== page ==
Endpoints assesses the big biopharma R&D stories of the week, with a little added commentary on what they mean for the industry.
Gilead once had one of the best reputations in R&D. Its ability to hustle through a package of hep C cures was done at a jaw-dropping speed and delivered the goods with first-mover advantage in revolutionizing a market and disease treatment. But what have you done for investors lately, Gilead? A string of setbacks in the clinic has highlighted that Gilead isn’t immune from the high failure rate in biopharma. And without a big, quick assist, its numbers are going to keep shrinking. It’s time to take that big stash of cash and, perhaps with the help of the Trump administration, get it back into circulation with a couple of major acquisitions that can have an immediate impact. Any seller will see Gilead coming from miles away, and will write down a magic number that would offend most buyers. In this market, buyers can’t be choosers when it comes to superior deals. Gilead will have to pay top dollar. The company waited too long, hoping that the pipeline would come to its rescue. Wrong. Call up the BD team and get moving.
The news this week that Chinese researchers had surprised the world with the first use of CRISPR-Cas9 tech in a human study underscores a new reality in the global industry. China is moving to challenge the West in drug development. And that is going to take some getting used to. While the US and European biopharma camps have been operating in clear sight, coordinating their work with highly visible regulatory bodies, the R&D atmosphere in China is much more cloudy. So we’re not always going to get a heads up about R&D firsts like this. While the rest of the world has been focused elsewhere, China has been building a modern, audacious R&D industry of its own. Chinese scientists are among the best in the world, as a large number of companies have been finding out as they outsource more and more of their work to the Asian super power. It’s time we spent more time tracking the goings-on in Chinese research circles. As one exec recently told me, some of these groups are able to work teams on a 24-hour schedule when it comes to solving a problem. It’s time we started paying closer attention. That won’t be easy. But the tech rivalry is real, and it’s here. Great!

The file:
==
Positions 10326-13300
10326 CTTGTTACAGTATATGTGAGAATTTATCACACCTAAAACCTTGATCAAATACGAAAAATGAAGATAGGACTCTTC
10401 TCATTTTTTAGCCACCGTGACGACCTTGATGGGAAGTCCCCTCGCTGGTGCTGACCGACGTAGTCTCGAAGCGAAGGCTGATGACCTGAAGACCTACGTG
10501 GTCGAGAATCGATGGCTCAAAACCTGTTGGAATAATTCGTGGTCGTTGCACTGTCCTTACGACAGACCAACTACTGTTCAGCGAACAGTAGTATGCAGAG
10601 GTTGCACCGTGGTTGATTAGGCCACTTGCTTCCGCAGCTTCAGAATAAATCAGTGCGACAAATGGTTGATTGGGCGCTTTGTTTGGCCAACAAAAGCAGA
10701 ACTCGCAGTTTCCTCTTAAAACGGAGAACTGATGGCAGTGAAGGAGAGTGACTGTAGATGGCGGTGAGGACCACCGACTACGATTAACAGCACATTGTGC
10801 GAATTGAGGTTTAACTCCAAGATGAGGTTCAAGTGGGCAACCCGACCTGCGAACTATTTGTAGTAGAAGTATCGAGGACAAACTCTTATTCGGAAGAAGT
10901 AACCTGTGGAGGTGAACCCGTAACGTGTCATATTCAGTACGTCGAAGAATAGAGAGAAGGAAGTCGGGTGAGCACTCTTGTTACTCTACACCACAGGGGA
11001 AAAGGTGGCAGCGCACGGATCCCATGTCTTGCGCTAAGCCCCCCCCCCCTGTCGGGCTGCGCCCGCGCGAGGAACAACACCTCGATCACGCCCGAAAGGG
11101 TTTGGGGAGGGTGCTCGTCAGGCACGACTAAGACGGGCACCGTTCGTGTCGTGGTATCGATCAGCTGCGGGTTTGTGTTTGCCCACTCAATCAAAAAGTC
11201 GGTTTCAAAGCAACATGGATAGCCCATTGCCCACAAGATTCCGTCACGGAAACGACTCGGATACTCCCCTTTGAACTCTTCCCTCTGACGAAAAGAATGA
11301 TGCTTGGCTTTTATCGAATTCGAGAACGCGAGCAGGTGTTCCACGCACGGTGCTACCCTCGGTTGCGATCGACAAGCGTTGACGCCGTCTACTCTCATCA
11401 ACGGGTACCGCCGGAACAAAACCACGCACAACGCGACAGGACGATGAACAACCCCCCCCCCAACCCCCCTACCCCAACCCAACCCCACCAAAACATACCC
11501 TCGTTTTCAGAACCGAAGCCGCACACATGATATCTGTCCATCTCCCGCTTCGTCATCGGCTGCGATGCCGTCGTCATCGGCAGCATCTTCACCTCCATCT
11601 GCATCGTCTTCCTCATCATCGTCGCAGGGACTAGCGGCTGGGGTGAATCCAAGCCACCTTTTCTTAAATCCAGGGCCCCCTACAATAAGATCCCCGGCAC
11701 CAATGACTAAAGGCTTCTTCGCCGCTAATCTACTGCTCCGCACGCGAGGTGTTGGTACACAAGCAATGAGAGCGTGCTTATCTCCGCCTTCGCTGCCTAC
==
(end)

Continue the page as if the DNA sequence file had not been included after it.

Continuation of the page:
Right now, everybody that covers biopharma is looking for clues — solid, lukewarm, half-baked, you name it — about where the Trump administration is headed on the industry. There had been some encouragement that Rich Bagger, a political insider in the Chris Christie camp and senior Celgene exec, was likely going to be tapped for a senior spot in the healthcare sector after heading up the transition as executive director. Then seemingly minutes later he was reported to be headed back to the private sector after Christie was clearly shoved to the sidelines. We heard signals from Trump during the campaign that he favored the idea that Medicare should negotiate drug prices. And he also gave a thumbs-up to reimportation. But such political asides mean little for a new administration. He favored FDA “reform,” but we don’t know what that means in practice. And the future of Obamacare is still largely a mystery. We’ll get a much better idea of what Trump is thinking when we see his picks for HHS and the rest of the cabinet. The sooner the better.
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